Judah, too, finishes his plate and leaves it in the sink after running it under some hot water to wash the excess yolk and juice away. He turns off the stove, reassigns the pot to one of the cooler backburners, and retrieves his cell phone from the charger sitting on the chopping block; sick day or not, there's always the chance that he'll get a call from Matt or Viola that would require him to show up at the station. It's a balmy morning, one that doesn't require the use of a jacket, so he opts for a light sweatshirt instead. "You need anything before we go?"

While he does his last-minute 'do I have everything?' check, Tamara waits patiently. She knows he won't take too long, after all. To the question, the girl blinks. She considers it for about half a second (or maybe less), then shakes her head. "No," Tamara answers, before leading the way out the door. And right on down the hall. But she won't go /too/ far without waiting for Judah to catch up. Just to make sure he /does/ go the right way.

Judah has the advantage of having much longer legs than Tamara. His earlier 'beanpole' comment might even have been a throwback to his own teenage years. Before he heads out after her, he makes a point to close and lock the door behind him. These days, you never know who might come poking around when you're gone. Satisfied that his apartment is as secure as it's going to get, he hurries after her, his pace brisker and livelier than it has been in some time.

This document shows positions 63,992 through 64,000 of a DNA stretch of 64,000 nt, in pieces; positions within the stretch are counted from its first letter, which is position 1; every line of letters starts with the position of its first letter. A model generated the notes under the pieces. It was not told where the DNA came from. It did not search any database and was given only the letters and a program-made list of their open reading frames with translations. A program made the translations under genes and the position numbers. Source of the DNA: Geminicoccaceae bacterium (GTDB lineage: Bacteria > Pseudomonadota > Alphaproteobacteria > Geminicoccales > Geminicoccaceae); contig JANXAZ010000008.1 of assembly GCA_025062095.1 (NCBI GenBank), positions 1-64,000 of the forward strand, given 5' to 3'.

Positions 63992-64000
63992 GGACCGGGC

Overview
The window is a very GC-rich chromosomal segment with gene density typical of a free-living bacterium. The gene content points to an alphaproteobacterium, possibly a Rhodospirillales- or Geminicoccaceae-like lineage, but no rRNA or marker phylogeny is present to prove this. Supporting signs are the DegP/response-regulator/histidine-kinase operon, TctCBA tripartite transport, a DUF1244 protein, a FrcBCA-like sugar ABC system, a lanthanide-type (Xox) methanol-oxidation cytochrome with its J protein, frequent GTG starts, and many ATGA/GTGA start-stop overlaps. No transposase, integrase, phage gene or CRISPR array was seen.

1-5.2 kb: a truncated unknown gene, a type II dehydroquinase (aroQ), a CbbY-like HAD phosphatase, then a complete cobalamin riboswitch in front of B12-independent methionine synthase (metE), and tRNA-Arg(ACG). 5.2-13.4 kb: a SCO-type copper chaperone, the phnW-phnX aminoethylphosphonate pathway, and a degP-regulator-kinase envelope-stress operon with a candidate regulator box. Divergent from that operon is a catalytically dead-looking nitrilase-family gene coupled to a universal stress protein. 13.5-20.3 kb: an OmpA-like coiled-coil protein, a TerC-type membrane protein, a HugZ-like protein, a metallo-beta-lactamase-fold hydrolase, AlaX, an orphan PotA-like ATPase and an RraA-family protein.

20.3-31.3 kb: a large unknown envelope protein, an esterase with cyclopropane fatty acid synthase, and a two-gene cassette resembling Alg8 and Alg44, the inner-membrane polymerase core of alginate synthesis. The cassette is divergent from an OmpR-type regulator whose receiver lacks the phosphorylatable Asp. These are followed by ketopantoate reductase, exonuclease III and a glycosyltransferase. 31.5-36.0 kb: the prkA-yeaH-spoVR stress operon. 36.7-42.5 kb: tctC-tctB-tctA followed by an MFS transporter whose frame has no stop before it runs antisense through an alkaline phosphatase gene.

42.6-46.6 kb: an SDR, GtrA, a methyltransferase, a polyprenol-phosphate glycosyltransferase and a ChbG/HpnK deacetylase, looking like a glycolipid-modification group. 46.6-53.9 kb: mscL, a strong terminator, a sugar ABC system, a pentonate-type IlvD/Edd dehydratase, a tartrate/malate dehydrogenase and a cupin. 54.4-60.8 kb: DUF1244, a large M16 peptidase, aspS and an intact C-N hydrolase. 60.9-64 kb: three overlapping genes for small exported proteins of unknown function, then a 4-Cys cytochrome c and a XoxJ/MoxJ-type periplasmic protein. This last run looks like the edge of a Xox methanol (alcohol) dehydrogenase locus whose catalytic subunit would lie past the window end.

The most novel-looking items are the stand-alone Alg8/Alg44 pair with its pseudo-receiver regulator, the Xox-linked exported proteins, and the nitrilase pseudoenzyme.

Tamara smiles at Judah as she waits for him to catch up. She settles in to walk alongside, her gaze flickering erratically over their surroundings. Every once in a while, she slows or drifts to one side as if drawn by something, but the girl always catches the impulses before they take her very far away. None must be important. She also seems content to leave the talking for the duck pond, as planned.

The walk to Central Park isn't a long one. It never is. One of the advantages of living downtown is that everything is only a matter of minutes away, either by foot or by taxi, and Judah almost never carries enough cash on him to pay for cab fare. When they arrive, the morning joggers are already out in full force; the detective might be worried about someone in the crowd recognizing Tamara, if it weren't for the simple fact that most of the people they pass by on their way to the pond are too busy huffing and puffing while scrolling through their iPod playlists to notice either of them. The pond itself is much quieter, populated by the turtles, the ducks, and a single red-winged blackbird bathing itself in the shallows. Judah makes a beeline for the bench closest to the water's edge — the best spot for bird watching, presumably.

Tamara doesn't seem to share the detective's concern about being recognized - although there are a couple of times where she changes sides with Judah. That could be just because something on the /other/ side caught her attention, and probably was. Perching on one end of the bench… the girl stays there for less than five seconds. She hops back up, gestures for Judah to wait, and darts down the path.

For a moment, Judah isn't sure whether or not to pursue her, but he eventually settles against the back of the bench. She wouldn't have made the motion for him to stay put if she didn't intend on returning, he reasons. The blackbird fluffs its plumage and flutters up into a nearby tree where it can warm itself in the sun without having to worry about being vulnerable.